An ‘unprecedented’ coalition of organisations in Wales has lobbied for a change in law that will make local authorities responsible for developing and maintaining a national network of paths for cyclists, walkers and disabled people.
The Children’s Commissioner for Wales, Keith Towler, has backed the move following the Sustrans-led coalitions recommendations, consisting of companies like British Telecom, Royal Mail, the British Medical Association, Age Concern, Play Wales, the National Union of Teachers and others.
In a letter sent to the members of the Enterprise and Learning Committee, Towler said: “A legal duty on Highway Authorities to develop and maintain a network of traffic-free routes could make a positive difference to the lives of children and young people in Wales. It could benefit their general health and well-being, tackle childhood obesity, provide safer routes to schools and greater access to play areas.”
Sustrans Cymru national director Lee Waters added: “This is the first time a proposal has come forward from civil society under the Welsh Assembly's new law making powers.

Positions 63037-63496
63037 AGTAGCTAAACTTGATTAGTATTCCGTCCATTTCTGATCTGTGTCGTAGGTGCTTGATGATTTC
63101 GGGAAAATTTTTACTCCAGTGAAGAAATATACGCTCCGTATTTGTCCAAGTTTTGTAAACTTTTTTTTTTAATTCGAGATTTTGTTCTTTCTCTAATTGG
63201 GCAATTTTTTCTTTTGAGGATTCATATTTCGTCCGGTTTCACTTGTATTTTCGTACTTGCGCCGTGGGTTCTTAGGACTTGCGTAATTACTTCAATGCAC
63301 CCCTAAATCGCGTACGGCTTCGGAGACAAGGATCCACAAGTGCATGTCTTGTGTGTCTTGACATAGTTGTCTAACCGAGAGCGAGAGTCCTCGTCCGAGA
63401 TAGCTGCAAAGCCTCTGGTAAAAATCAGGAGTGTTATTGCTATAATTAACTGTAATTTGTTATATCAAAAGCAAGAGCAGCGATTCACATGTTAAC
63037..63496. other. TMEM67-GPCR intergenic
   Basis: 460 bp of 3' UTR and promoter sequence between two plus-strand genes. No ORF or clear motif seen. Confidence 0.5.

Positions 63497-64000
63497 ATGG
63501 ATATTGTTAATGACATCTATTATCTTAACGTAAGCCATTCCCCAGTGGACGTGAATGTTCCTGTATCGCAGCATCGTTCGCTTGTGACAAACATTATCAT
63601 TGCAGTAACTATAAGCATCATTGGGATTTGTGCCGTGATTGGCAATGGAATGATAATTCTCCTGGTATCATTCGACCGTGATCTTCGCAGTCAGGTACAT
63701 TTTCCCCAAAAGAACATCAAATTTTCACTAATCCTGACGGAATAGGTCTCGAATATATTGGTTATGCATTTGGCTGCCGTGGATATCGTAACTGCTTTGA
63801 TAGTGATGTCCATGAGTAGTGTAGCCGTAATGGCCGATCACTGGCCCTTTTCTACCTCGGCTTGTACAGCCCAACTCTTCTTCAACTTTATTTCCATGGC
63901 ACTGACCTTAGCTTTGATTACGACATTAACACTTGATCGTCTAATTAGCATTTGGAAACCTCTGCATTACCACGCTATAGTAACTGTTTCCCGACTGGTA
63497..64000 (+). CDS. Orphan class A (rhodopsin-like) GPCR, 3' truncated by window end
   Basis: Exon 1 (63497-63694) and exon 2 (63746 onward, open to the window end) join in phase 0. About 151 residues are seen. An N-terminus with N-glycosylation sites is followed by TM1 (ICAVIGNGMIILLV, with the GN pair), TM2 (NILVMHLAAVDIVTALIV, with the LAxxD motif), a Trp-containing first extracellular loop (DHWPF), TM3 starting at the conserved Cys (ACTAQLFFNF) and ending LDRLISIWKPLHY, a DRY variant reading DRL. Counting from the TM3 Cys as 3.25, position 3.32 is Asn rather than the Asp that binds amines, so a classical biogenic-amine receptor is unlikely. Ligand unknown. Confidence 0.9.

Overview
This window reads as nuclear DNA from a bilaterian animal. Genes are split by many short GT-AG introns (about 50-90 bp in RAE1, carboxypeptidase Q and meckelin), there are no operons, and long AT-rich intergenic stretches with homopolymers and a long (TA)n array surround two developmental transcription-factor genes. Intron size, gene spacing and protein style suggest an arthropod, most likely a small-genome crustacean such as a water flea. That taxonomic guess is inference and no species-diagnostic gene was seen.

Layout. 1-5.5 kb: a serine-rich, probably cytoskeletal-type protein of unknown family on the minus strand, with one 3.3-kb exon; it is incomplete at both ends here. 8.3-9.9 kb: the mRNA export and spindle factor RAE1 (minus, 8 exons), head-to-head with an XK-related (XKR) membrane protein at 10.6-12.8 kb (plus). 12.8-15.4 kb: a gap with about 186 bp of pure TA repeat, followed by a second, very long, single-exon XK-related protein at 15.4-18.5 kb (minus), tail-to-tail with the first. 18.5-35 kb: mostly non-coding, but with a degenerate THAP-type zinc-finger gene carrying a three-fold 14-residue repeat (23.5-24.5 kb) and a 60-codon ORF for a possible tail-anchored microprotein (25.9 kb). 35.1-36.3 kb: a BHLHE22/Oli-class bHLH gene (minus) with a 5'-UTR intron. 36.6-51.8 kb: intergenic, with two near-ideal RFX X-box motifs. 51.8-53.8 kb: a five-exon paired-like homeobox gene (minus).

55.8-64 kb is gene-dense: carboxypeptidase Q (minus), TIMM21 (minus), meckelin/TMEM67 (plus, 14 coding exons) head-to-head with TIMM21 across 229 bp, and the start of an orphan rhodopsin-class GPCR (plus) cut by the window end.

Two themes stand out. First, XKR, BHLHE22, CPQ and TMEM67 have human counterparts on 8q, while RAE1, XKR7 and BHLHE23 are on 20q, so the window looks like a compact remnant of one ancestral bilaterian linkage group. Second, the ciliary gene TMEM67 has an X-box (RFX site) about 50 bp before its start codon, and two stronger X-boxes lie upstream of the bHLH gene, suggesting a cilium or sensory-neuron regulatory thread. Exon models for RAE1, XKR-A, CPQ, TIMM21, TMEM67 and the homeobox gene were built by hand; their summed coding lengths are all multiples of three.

"It has the support of organisations representing businesses, children, older people, health experts and a range of environmental charities. And we are delighted that the Children's Commissioner for children in Wales has now added his independent voice.
“To encourage people to walk and cycle more often we need a network of well-maintained traffic-free paths. Left to their own devices Highway Engineers will not put pedestrians and cyclists first. Our proposal will help address the problems that the Assembly Government is committed to address. Now is the time for ministers to follow through.
"If the Assembly Government block the first initiative to come from civil society it will send a very negative signal to the voluntary sector.”